By The Washington Post · Josh Dawsey, Paul Kane, Brady Dennis · NATIONAL, BUSINESS, POLITICS, COURTSLAW, RACE
But it was more than a shot of welcome economic news for a beleaguered president. Trump made it clear that he sees an improved economy as his main plan for tackling racial injustice, at a time when impassioned protesters nationwide are demanding a thorough overhaul of police departments, courts and other institutions.
"It's the greatest thing that can happen for race relations, for the African American community, for the Asian American, for the Hispanic American community, for women, for everything, because our country is so strong," Trump said when asked if he had a plan to address systemic racism. "And that's what my plan is: We're going to have the strongest economy in the world."
The answer reflected Trump's long-standing belief in the power of economic growth to solve a range of national ills, even as the unemployment rate remains above 13 percent, and significantly higher for African Americans, Hispanics and Asians. It also raised questions about whether the president has any inclination to embrace the kind of fundamental reforms demanded by the demonstrators.
In a striking sign of how abruptly the landscape has changed, NFL Commissioner Roger Goodell tweeted Friday that the NFL had erred in not heeding players who protested racial injustice. Former San Francisco 49ers quarterback Colin Kaepernick prompted a backlash when he knelt during the national anthem, a gesture that other players followed and that Trump sharply criticized.
"We, the NFL, condemn racism and the systematic oppression of Black People," Goodell tweeted. "We, the NFL, admit we were wrong for not listening to NFL players earlier and encourage all to speak out and peacefully protest. We, the NFL, believe Black Lives Matter."
Trump, Vice President Mike Pence and other White House officials on Friday trumpeted how much the administration has done for African Americans, including criminal justice reforms and "opportunity zones" for inner cities. But the administration has offered few public signals that it will undertake new, far-reaching efforts in coming months.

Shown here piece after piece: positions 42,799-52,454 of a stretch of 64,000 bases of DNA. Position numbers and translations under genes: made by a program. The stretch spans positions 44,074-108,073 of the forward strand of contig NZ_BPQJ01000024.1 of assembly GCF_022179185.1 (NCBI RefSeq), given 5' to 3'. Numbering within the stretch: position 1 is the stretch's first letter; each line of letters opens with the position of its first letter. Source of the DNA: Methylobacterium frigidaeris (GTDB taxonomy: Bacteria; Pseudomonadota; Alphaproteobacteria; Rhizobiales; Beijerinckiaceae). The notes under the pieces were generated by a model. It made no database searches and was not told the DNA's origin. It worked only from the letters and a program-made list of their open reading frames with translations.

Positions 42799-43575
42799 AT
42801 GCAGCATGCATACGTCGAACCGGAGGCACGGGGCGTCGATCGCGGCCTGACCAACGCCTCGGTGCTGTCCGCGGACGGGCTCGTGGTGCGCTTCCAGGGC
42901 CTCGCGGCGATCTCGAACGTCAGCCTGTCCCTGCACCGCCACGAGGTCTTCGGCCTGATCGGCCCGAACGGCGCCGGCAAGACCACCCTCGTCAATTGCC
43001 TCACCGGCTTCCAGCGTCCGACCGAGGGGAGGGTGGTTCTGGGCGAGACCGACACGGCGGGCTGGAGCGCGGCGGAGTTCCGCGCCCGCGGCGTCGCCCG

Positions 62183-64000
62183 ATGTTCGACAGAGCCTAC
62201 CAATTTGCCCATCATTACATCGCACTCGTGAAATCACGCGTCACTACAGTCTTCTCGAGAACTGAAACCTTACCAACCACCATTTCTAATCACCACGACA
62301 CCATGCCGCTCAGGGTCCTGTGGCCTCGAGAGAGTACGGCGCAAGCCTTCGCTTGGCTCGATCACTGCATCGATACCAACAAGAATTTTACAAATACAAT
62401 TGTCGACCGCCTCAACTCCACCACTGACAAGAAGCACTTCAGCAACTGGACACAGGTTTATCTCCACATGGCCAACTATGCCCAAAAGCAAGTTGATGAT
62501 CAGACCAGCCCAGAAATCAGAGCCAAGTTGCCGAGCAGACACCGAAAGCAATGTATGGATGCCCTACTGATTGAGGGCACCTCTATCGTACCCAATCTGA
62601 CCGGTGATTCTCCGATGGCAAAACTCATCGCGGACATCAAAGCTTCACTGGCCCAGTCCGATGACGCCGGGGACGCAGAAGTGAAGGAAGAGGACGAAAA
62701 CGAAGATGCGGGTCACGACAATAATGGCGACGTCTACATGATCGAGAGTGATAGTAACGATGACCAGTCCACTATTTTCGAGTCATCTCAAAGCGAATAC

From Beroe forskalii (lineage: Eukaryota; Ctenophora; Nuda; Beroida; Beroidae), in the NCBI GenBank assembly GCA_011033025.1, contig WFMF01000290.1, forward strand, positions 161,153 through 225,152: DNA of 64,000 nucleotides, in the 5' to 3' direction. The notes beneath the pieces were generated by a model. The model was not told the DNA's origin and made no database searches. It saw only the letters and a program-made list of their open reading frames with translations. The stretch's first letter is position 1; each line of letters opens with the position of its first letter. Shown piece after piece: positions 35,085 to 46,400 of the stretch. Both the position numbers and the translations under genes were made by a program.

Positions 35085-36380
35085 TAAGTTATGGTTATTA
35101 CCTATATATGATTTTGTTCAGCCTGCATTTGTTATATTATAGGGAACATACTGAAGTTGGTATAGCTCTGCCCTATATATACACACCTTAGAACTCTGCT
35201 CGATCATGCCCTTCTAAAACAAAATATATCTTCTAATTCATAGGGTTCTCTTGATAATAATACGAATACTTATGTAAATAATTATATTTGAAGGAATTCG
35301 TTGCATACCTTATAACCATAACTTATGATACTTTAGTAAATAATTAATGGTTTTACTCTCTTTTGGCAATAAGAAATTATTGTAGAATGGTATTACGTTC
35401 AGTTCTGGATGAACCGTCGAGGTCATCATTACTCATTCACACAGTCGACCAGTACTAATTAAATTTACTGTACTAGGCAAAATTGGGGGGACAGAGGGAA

One senior administra, tion official said some advisers, including Trump's son-in-law, Jared Kushner, and chief of staff Mark Meadows, have been talking with Sen. Tim Scott, R-S.C., other lawmakers and the Justice Department about possible reforms. But those discussions are in their infancy.
"We are looking at potential policy [changes], but nothing is imminent," said the official, who spoke on the condition of anonymity because the internal discussions are ongoing. The official said the White House is trying to weigh the problem of police brutality against "tying the hands of the police." Trump is expected to have conversations about the topic this weekend, the official said.
Amid the uncertain signals from Washington, the Minneapolis City Council moved Friday to crack down on its police force, approving an agreement that would ban officers from using neck restraints and chokeholds like the one used on George Floyd.
The agreement, which needs approval from a judge, also included a provision that would require police officers to verbally or physically intervene if they see another officer using unauthorized force. It warns that if they don't, they could be "subject to discipline to the same severity as if they themselves engaged in the prohibited use of force."
A day after the Minneapolis memorial service for Floyd - the black man who died May 25 after a white police officer knelt on his neck for nearly nine minutes as he pleaded for breath - Trump called Friday a "great day" for Floyd, although it was not entirely clear what he was referring to.
"Equal justice under the law must mean that every American receives equal treatment in every encounter with law enforcement, regardless of race, color, gender or creed," Trump said. "We all saw what happened last week. We can't let that happen."